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A preliminary model for the evolution of small extensional or pull-apart basins is presented. The very rapid subsidence, sediment accumulation, and hydrocarbon maturation observed in many basins of this type are explained using a McKenzie-type approach. Lateral heat loss is shown to be a critical factor in controlling the rate of heat loss in basins of finite width. In a simple two stage model where stretching and cooling are assumed to occur as separate processes, more than one-third of the total thermal subsidence occurs in the first 200,000 yr of cooling for a basin 30 km (20 mi) across. This allows for the accumulation of over 2 km (6,500 ft) of sediment. Because the time required for a 10-km (6-mi) long block to be stretched to 30 km (20 mi) is substantially greater han 200,000 yr, much of the cooling and subsidence must take place during stretching. This simultaneous stretching and cooling is approximated by alternating short periods of stretching and cooling.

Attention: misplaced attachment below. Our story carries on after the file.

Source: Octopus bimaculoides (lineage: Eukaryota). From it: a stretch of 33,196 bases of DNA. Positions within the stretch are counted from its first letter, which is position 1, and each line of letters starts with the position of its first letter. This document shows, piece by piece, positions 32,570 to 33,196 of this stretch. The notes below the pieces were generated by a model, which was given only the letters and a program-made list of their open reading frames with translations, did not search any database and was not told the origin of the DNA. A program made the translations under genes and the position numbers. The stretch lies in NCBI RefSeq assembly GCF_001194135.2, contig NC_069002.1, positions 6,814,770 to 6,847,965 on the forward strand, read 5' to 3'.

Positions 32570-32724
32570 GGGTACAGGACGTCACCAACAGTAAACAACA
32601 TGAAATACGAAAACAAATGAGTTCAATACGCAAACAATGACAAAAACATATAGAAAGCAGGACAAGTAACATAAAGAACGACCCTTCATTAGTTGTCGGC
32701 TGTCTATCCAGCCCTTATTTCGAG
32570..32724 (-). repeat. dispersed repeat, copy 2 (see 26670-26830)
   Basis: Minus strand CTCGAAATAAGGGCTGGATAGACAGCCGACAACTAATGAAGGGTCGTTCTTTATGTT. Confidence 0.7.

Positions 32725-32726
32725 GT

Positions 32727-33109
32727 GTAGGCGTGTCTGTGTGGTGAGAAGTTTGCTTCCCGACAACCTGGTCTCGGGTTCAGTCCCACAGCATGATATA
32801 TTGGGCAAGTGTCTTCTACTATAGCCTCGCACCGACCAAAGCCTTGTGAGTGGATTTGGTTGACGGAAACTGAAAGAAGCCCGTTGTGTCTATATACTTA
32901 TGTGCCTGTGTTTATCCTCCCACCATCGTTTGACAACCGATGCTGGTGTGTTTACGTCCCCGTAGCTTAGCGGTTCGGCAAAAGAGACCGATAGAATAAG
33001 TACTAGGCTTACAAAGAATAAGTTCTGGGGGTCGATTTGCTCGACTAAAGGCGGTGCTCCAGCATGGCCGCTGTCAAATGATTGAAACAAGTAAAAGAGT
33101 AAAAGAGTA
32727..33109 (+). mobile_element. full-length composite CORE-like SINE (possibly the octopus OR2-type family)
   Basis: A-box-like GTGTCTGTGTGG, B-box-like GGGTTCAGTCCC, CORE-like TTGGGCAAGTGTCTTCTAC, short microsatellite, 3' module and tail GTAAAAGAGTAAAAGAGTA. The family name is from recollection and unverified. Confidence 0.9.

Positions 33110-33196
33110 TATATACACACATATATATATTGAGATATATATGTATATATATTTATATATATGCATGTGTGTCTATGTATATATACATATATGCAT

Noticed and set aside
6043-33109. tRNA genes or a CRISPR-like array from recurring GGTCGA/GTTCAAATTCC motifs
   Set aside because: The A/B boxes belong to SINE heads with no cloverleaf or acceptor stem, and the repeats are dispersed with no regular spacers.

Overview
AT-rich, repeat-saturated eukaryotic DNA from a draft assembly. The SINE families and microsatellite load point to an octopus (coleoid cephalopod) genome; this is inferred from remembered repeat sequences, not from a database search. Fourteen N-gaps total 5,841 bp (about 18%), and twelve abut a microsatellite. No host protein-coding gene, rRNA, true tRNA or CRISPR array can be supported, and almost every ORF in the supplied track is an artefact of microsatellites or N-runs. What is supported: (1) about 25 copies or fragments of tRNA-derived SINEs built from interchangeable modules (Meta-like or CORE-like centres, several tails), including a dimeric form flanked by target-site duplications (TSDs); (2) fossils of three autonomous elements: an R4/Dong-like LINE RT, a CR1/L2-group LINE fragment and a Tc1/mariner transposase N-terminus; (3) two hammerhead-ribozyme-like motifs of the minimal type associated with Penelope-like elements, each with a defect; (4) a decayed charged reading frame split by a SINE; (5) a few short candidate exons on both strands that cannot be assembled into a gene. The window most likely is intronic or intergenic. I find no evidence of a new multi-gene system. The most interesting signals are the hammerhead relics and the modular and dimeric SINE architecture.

The resulting model is applied to the development of the basins associated with the San Andreas fault in southern California. These basins have recently (Miocene to Present) undergone rapid (up to 6 km, 4 mi) subsidence and sediment accumulation as well as rapid maturation of hydrocarbons. They appear to have been initiated in an extensional regime along irregularities in the strike-slip motion of the fault, even though some of the basins have been modified by subsequent compression. These basins are therefore excellent candidates for testing the proposed model.
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